Kenya pays extra Sh5.4 billion for foreign debt on strong dollar

The International Monetary Fund's stance on austerity has been blamed for stunting growth for countries in Africa.

A weakened shilling cost Kenya an extra Sh5.4 billion in external debt servicing in the year ended June, underlining the impact of the currency woes on the country’s loan repayment obligations.

Controller of Budget Margaret Nyakang’o has disclosed that she approved the additional payment because of the forex fluctuations.

The shilling weakened about 9.25 per cent against the dollar in the year to June to Sh117.83, putting pressure on the Treasury to seek additional billions for repayment of mounting foreign debt.

Kenya’s foreign exchange reserves have also been shrinking partly because of repayments to bilateral and commercial lenders and the central bank's intervention to try and slow the shilling’s depreciation against the dollar.

“The Controller of Budget approved payments for exchange rate shortfalls for the financial year 2021/22 of Sh5.48 billion,” Dr Nyakango says in a report.

“The Kenyan currency has been depreciating against other currencies, leading to the growth of the country's external debt.”

The shilling has since last year come under pressure following the reopening of the economy in July last year, with firms reporting rising demand for goods that in turn translated to higher dollar demand from importers.

Kenya has since last year come under increasing pressure over mounting debt repayments due in part to the matured Chinese loans following the expiry of a six-month relief that Beijing had extended to Nairobi last year.

A huge chunk of the debt that Kenya is servicing includes the loans that were used to fund the construction of the standard gauge railway from Mombasa to Nairobi, roads, bridges and power plants.

Kenya spent Sh305.34 billion to service debt in the year that ended June as the dollar fluctuations forced the Treasury to reallocate more cash for the repayments.

The Controller of Budget’s data shows that taxpayers paid Sh861.35 million in January— the highest amount that Kenya was forced to pay in a month due to the weakening shilling— in the year ended June.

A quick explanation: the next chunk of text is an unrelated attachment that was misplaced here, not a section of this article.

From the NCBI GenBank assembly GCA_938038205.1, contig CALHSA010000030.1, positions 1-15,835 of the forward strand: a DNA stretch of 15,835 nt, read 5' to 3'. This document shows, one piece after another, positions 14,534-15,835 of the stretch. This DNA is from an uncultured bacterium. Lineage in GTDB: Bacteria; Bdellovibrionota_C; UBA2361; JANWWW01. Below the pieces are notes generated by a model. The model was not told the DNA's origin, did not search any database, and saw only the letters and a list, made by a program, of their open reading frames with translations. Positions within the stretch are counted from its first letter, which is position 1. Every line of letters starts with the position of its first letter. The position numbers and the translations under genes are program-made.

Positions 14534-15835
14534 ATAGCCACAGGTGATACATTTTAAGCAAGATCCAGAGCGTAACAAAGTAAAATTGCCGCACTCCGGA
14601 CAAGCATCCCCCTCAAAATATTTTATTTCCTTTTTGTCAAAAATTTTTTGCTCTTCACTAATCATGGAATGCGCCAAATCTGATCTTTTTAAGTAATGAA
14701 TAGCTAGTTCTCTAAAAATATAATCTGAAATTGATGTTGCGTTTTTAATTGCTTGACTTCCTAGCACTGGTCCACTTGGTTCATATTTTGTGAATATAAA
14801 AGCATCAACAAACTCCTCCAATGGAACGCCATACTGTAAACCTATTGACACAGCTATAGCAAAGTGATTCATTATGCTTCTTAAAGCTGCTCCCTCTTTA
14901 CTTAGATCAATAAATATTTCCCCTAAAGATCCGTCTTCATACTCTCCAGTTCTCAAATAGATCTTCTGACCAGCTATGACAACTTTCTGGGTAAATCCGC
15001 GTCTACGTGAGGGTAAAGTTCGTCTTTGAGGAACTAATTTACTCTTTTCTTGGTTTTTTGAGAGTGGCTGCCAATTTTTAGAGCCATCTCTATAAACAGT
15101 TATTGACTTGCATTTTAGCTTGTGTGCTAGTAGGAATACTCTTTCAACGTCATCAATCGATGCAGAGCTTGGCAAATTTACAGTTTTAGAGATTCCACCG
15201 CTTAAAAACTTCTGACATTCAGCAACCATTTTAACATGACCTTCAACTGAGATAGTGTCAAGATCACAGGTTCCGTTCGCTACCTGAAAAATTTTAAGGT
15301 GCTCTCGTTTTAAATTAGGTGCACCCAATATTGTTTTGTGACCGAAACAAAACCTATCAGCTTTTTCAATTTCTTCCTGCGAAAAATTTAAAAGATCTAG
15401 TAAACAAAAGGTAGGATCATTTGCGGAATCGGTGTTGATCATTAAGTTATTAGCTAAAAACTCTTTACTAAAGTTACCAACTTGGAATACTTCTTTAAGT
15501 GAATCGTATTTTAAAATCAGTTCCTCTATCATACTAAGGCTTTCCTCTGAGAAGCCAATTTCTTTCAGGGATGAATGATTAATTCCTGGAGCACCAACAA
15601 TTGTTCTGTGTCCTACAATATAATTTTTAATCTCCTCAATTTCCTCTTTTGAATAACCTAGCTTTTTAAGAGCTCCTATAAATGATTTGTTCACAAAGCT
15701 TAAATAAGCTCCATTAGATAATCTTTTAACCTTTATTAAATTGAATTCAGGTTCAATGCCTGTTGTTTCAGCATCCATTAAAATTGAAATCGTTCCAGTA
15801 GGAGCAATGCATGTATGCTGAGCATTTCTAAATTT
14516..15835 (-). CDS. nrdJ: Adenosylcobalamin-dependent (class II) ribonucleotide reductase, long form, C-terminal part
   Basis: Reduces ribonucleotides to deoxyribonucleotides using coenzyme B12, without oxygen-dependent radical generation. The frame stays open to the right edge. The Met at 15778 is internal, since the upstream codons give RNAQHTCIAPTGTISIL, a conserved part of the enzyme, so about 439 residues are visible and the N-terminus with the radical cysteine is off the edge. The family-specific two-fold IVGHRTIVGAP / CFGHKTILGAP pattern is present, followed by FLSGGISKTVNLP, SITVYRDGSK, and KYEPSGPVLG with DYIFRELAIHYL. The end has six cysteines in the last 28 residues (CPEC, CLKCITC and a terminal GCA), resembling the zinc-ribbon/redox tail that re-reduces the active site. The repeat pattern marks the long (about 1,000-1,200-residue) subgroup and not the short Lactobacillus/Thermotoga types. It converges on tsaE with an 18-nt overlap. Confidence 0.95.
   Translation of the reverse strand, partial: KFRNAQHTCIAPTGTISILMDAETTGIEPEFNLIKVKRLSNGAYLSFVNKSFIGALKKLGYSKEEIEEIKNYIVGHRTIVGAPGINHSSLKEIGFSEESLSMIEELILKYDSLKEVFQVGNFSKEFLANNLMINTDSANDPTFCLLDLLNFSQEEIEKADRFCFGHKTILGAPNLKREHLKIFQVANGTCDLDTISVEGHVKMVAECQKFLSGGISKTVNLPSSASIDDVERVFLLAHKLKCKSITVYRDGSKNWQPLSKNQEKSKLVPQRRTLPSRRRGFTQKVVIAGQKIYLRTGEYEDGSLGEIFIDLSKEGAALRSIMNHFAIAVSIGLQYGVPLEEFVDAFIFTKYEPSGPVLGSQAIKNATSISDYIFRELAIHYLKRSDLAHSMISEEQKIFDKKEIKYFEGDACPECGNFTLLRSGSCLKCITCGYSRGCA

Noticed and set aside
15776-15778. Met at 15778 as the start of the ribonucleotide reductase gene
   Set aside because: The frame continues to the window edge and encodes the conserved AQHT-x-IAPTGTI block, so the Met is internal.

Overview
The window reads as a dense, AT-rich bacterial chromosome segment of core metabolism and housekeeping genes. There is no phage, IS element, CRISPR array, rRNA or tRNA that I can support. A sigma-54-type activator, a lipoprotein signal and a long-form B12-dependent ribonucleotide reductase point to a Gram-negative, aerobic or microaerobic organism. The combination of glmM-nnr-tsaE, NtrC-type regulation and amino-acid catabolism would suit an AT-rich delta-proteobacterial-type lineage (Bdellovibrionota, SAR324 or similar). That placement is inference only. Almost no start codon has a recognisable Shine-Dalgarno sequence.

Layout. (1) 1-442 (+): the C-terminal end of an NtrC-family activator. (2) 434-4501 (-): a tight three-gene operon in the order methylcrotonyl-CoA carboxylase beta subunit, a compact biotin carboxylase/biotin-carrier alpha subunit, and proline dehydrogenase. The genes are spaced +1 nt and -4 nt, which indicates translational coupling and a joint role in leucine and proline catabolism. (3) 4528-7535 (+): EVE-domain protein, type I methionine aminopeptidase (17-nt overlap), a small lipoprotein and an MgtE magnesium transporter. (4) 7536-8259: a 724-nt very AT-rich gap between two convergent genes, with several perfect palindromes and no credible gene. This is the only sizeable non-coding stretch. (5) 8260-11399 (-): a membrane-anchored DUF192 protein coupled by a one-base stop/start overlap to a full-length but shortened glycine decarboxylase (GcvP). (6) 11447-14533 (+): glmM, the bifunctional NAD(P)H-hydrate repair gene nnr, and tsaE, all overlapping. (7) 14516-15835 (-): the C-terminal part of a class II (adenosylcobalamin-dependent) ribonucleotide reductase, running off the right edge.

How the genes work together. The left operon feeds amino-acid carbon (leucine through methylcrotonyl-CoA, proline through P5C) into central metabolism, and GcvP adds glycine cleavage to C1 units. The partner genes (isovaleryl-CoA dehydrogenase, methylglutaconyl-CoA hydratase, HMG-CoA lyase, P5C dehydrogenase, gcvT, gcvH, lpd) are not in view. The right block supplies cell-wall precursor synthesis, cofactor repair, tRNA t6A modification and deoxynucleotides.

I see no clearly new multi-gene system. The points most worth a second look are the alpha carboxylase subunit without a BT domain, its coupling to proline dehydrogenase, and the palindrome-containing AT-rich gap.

The lowest amount that Kenya was forced to pay due to the weakening shilling in the year under review was Sh199.48 million in June, according to the data.

The country had last year sought a further extension to the Beijing moratorium amid the increasing pressure of the debt payment.

Beijing gave Kenya a six-month relief on debt servicing that lasted until June 30 last year, helping Kenya temporarily retain Sh27 billion, which was due for six months.

Kenya then sought another extension on the relief to December last year but Beijing rejected the request due to Kenya’s status as a lower-middle income.

Dr Nyakang’o further disclosed that she approved an extra Sh1.77 billion to cover shortfalls in external debt payments in the first quarter of the current financial year.

The official shilling-dollar exchange rate published by the Central Bank of Kenya stood at 122.63 units last Friday and a continued slide of the shilling will further balloon Kenya’s external debt.

The continued weakening of the shilling against the dollar adds to the bumpy ride that President William Ruto faces in steering Kenya’s public debt on a sustainable trajectory.

Dr Ruto’s administration inherited a debt of Sh8.6 trillion which promises to further stretch the government’s ability to free up cash for development projects.

Debt repayments are for the first time expected to surpass the cost of running the national government— including recurrent expenses such as salaries and other operations costs.

For example, Kenya used 63.5 per cent of tax collections in the first two months of the current financial year to repay its creditors, pointing to an elevated risk of debt distress.

Debt servicing costs amounted to nearly Sh177.95 billion in July and August against a record Sh280.23 billion in tax receipts, according to Treasury data.

The country will spend Sh1.36 trillion for debt repayment in the current financial year.

Kenya’s foreign exchange reserves — largely used for government payments like servicing external debts and essential government imports like medicine — last month dropped to the lowest in seven years, breaching the critical level of four months’ import cover.

The reserves stood at $7.04 billion, equivalent to 3.94 months of imports.

It’s the first time Kenya’s reserves have fallen to less than four months of import cover on a daily basis since October 2015, according to data compiled by Bloomberg.

Reserves fell from $7.4 billion, or 4.19 months of estimated imports, on September 26. Kenya targets 4.5 months of import cover.

Additional inflows are, however, imminent after a successful fourth review of Kenya’s International Monetary Fund programme.

Seasonal foreign exchange from remittances, tourism and horticulture is expected to also boost reserves.

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